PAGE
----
Star Trek: Lower Decks creator Mike McMahan

Sarah Coulter/Paramount+

Noel Wells as Ensign Tendi, Tawny Newsome as Ensign Beckett Mariner and Jack Quaid as Ensign Brad Boimler

CBS Interactive, Inc.
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December 15, 2021
In The Mix

Set Those Phasers to Fun

A Star Trek fan heads below deck for his new animated comedy.

Ramin Zahed

If you’re going to launch an animated comedy spinoff of Star Trek, you couldn’t ask for a better creator than Mike McMahan, the Emmy-winning former head writer of Adult Swim’s Rick and Morty and the cocreator of Hulu’s new sci-fi hit Solar Opposites. And McMahan couldn’t have asked for a better opportunity than a meeting with Alex Kurtzman, an executive producer of Star Trek: Discovery and a producer of the franchise since 2009.

That get-together took place a couple of years ago, says McMahan, who is now showrunner of Star Trek: Lower Decks, with Kurtzman as a fellow executive producer.

“It was just a casual meeting, but they liked my idea of focusing on the support crew,” recalls McMahan, whose @TNG_S8 Twitter parody account led him in 2015 to write Warped: An Engaging Guide to the Never-Aired 8th Season, a franchise-approved “official parody guide” based on Star Trek: The Next Generation.

Now that fandom is in full effect on Star Trek: Lower Decks, which centers on the lower-ranking crew members of one of Starfleet’s least important ships, the U.S.S. Cerritos. The series debuted in early August on CBS All Access.

McMahan is a huge fan of ’90s-era Trek, and that’s why he set the show in the year 2380 — Star Trek: The Next Generation was set in 2364.

“In Lower Decks, you’ll get everything you want from Star Trek,” Kurtzman says. “Mysteries, adventure, ethics, honesty and morality. We are very careful not to break anything. We are definitely not making fun of Star Trek, and you can definitely fit Lower Decks into a proper timeline of the other shows and movies in the franchise.”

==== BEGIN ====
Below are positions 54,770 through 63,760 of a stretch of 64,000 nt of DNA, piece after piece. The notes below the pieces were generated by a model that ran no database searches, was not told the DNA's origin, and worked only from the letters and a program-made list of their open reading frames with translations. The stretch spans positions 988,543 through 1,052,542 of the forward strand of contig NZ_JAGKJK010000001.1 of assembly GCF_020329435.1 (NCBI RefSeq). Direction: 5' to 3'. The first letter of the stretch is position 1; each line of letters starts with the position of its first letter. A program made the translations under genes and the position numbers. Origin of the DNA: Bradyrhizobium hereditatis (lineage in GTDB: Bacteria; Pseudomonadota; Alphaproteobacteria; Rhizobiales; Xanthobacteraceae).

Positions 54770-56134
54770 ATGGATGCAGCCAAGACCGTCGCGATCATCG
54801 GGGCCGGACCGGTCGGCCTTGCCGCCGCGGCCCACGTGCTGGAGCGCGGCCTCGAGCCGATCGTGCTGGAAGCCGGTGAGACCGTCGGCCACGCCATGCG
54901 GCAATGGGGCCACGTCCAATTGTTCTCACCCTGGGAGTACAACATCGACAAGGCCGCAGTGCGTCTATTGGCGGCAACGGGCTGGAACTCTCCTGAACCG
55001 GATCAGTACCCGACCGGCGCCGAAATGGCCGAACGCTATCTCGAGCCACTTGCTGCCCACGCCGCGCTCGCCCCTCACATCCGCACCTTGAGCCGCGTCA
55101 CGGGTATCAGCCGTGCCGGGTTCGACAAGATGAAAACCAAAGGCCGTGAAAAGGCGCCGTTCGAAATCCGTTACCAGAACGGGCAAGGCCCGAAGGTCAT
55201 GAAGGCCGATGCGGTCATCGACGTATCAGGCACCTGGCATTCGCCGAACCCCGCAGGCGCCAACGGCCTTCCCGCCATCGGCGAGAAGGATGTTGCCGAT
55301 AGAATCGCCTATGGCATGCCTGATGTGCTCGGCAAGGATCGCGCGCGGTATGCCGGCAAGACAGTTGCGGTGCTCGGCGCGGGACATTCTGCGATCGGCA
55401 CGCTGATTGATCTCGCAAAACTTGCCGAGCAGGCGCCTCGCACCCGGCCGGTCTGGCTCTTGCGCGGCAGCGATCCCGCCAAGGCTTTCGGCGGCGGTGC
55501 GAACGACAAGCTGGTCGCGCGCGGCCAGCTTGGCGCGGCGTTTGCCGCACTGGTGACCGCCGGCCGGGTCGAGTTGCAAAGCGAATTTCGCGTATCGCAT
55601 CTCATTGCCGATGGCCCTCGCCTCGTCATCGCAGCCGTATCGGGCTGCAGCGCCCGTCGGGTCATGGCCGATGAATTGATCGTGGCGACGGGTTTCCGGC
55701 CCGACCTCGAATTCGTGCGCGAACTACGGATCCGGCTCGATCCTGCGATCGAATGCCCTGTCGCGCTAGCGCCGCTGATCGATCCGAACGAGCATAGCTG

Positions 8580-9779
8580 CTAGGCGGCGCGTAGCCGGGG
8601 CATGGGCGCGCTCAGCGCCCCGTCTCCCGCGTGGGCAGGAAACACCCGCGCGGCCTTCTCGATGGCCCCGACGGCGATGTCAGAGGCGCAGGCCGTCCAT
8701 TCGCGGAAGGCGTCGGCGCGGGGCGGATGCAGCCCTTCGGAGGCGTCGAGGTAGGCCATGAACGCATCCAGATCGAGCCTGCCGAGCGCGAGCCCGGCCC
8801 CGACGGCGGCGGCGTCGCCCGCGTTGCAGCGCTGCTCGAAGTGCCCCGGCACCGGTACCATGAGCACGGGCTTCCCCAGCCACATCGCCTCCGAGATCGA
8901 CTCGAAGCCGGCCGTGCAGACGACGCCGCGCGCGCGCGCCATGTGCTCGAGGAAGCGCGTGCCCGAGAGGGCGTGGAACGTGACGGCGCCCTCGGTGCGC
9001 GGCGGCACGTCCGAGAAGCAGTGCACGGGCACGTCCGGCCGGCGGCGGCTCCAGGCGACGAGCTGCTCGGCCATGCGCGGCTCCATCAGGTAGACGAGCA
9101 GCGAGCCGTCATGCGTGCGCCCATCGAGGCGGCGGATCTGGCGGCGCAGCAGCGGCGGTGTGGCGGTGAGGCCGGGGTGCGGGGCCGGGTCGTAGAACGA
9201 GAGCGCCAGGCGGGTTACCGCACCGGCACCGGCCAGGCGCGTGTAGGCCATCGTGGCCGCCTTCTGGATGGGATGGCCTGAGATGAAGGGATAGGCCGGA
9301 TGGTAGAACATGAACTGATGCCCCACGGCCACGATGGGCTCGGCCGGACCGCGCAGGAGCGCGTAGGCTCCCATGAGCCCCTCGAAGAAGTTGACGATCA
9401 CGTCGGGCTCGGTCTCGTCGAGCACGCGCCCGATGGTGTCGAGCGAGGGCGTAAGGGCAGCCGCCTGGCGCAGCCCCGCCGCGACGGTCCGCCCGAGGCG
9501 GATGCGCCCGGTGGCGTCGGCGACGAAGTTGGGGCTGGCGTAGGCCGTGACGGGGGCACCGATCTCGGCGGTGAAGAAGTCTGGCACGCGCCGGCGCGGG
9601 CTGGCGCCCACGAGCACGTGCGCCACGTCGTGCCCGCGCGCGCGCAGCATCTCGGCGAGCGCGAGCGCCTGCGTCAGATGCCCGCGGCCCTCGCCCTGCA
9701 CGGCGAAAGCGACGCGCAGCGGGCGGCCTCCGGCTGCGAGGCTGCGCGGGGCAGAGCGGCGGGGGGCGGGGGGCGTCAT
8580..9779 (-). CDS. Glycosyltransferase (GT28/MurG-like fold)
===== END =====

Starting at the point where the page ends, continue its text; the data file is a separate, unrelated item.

Part of the challenge for McMahan and the team was creating Starfleet officers who don’t undermine the existing mythology. “They had to have points of views that create comedic tension and situations,” he explains. “Setting the show in a part of the ship that we’ve only seen a couple of times in a couple of episodes allowed us to do so. In fact, the [1994] episode titled ‘Lower Decks,’ from TNG is by far one of my favorites.”

The new show looks different from Star Trek: The Animated Series, which ran for two seasons in the early ’70s. “We wanted Lower Decks to look like it would fit in a primetime animated comedy block, but it’s not scatological — it’s Star Trek,” McMahan says. “As an added nerdy element, all the sci-fi needed to look legit and imbue the show with this sense of wonder. The humans needed to look relaxed and comforting, kind of like Matt Groening’s Life in Hell comics. So, the visuals are a mixture of honest Star Trek fleet designs and broad, comedic animated visuals.”

McMahan is thrilled to present his take on the world Gene Roddenberry brought to life fifty-four years ago. “I love these characters so much,” he says, “that I could spend years with them. And whether viewers know a ton about the show or can’t tell the difference between Star Trek and Stargate, I hope they’ll fall in love with these new characters and their stories.”

This article originally appeared in emmy magazine, Issue No. 9, 2020

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